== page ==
JAKARTA: Singapore national swimmers ended their 2018 Asian Games campaign on Friday (Aug 24) with six medals in total - two golds, a silver and three bronzes.
Their exploits in Jakarta over five days of swimming competition at Jakarta’s Gelora Bung Karno Aquatic Centre drew praise from National Training Centre head coach Gary Tan and national head coach Stephan Widmer.
Speaking to reporters on Friday night, Tan said: "We definitely surpassed our expectations. We were banging on Jo to deliver but we had more than just Jo delivering this time.
"Especially for the relays we have been fantastic, it has created more belief as well for the community. And swimmers would want to be on that relay team right now and we know that there is a big opportunity for us to expand on that thought process as well," added the two-time Olympian.
Olympic champion Joseph Schooling led the way with four medals, one more than the three he won in the previous edition of the tournament in Incheon in 2014.
Meanwhile, Roanne Ho clinched a surprise silver medal in the 50m breaststroke and the women’s 4x100m relay medley team snagged bronze.
Widmer highlighted that out of the 25 swimmers in the team who travelled to the Asian Games, 13 will head home with at least one medal in their bags.
"Some of the medals were from (them contributing in the) heats as well ... but in total more than half the team actually go home with a medal. That is exceptional for the team of this size and the Asian Games, as you can tell, competition is just getting tougher and tougher."
SEVEN NEW NATIONAL RECORDS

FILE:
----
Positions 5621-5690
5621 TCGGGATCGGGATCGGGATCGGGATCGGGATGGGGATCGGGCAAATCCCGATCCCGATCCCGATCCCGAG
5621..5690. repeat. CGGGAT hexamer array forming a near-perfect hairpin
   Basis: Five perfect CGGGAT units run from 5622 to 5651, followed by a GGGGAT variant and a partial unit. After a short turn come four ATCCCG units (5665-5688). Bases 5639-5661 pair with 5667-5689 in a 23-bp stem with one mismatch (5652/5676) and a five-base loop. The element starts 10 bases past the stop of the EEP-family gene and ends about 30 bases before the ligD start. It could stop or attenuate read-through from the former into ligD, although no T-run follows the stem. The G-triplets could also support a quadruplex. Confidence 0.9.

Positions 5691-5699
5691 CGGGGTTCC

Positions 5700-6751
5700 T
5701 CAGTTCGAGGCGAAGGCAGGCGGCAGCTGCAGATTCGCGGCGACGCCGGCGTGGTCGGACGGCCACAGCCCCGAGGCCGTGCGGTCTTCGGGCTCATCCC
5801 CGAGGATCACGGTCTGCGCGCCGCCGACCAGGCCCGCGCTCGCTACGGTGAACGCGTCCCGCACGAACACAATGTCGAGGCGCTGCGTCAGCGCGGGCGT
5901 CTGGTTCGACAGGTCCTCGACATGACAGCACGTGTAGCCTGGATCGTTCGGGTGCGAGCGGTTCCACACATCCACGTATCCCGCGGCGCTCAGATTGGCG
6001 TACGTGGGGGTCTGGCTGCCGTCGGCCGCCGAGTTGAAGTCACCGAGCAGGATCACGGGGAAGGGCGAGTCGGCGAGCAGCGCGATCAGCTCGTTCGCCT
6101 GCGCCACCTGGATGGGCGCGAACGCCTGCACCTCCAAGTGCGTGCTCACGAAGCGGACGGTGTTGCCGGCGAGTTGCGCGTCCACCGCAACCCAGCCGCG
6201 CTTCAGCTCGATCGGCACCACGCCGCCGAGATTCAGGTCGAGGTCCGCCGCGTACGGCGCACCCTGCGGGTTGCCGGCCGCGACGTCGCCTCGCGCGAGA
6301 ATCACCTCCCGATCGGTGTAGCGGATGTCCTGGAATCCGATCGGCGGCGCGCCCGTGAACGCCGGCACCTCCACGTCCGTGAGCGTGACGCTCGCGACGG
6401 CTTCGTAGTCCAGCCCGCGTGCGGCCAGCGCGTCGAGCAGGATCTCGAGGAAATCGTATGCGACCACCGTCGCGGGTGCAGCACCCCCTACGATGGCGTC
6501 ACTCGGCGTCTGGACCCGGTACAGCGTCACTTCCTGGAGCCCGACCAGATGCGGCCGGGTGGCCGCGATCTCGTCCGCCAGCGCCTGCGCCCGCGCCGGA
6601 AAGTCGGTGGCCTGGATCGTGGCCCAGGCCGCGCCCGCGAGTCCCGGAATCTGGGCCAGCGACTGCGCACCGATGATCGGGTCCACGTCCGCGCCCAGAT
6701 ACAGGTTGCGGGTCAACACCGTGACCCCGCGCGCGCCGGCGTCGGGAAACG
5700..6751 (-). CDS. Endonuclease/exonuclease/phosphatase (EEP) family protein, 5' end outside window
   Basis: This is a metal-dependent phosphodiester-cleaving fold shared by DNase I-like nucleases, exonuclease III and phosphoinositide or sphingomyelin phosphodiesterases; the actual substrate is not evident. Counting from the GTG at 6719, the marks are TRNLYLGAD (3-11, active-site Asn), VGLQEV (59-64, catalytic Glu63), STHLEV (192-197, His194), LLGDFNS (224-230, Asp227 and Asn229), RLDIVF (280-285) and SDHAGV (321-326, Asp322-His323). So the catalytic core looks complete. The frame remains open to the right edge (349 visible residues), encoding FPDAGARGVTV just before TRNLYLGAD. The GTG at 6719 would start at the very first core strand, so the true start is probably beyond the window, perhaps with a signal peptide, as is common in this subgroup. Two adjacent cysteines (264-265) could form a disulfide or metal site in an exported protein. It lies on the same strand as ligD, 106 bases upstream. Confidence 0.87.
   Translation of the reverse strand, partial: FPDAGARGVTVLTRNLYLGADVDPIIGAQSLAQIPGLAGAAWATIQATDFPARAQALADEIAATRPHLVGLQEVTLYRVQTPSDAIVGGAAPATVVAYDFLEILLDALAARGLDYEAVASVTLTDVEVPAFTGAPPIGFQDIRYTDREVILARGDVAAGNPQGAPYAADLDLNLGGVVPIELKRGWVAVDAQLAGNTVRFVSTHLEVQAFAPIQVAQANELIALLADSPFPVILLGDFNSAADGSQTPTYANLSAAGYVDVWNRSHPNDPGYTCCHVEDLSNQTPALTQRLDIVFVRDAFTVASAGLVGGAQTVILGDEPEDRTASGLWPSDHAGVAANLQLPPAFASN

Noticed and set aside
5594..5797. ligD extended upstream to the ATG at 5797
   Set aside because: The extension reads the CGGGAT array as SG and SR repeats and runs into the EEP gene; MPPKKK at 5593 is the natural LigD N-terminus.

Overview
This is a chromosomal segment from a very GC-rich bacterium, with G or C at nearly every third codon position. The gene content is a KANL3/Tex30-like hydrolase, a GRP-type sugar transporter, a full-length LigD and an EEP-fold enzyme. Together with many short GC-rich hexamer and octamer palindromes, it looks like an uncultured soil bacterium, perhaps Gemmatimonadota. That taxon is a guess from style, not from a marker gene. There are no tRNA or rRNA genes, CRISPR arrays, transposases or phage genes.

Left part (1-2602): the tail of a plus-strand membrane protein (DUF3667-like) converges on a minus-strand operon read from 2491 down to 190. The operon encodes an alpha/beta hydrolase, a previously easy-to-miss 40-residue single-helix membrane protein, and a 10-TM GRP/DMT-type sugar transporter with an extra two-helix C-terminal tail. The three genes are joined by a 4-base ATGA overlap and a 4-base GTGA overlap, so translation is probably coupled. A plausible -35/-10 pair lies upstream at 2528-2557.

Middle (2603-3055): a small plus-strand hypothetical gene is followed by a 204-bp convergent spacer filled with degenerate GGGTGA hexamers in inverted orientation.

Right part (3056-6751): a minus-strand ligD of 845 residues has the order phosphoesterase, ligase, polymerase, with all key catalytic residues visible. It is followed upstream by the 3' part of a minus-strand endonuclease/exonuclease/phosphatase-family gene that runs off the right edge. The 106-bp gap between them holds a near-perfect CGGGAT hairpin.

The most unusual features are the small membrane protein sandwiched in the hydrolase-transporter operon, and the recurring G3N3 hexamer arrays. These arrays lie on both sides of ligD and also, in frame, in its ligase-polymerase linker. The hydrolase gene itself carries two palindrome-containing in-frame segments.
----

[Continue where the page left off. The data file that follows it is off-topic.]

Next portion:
On top of the medals, the team also broke seven national records in Jakarta.
Ho, Quah Jing Wen, Glen Lim and Gan Ching Hwee all set new national marks for the 50m breaststroke, 200m butterfly, 800m freestyle and 1,500m freestyle events respectively. The men's 4x100m freestyle, men's 4x200m freestyle and women's 4x100m freestyle relay teams also set new national records in Jakarta.
But despite that, Widmer acknowledged that there is still a gap between Singapore and Asian swimming powerhouses China and Japan. Both countries finished their respective swimming campaigns with 19 gold medals.
"For sure (there's a gap). The first gap is the talent pool, our population, but that should never be an excuse. To me the gap is our culture still, what we do on a day to day basis, (but) we can't have any excuses," said Widmer.
"Are we there yet? Definitely not. I totally agree that there is a gap. But we are pushing hard to fill the gap," added the Swiss-born coach who has been credited with the development of Olympic champions Libby Trickett, Leisel Jones and Jessicah Schipper.
Looking ahead to the future, Tan and Widmer said that the Singapore team is in a good position to make some impact in the world championships in 2019.
"They're in a very good position right now, but absolutely nothing has happened towards that moment. So the athletes still have to come back from a short break, more willing to put in more work, to push harder to endure more pain and all these things," Widmer said.
Additional reporting by Matthew Mohan
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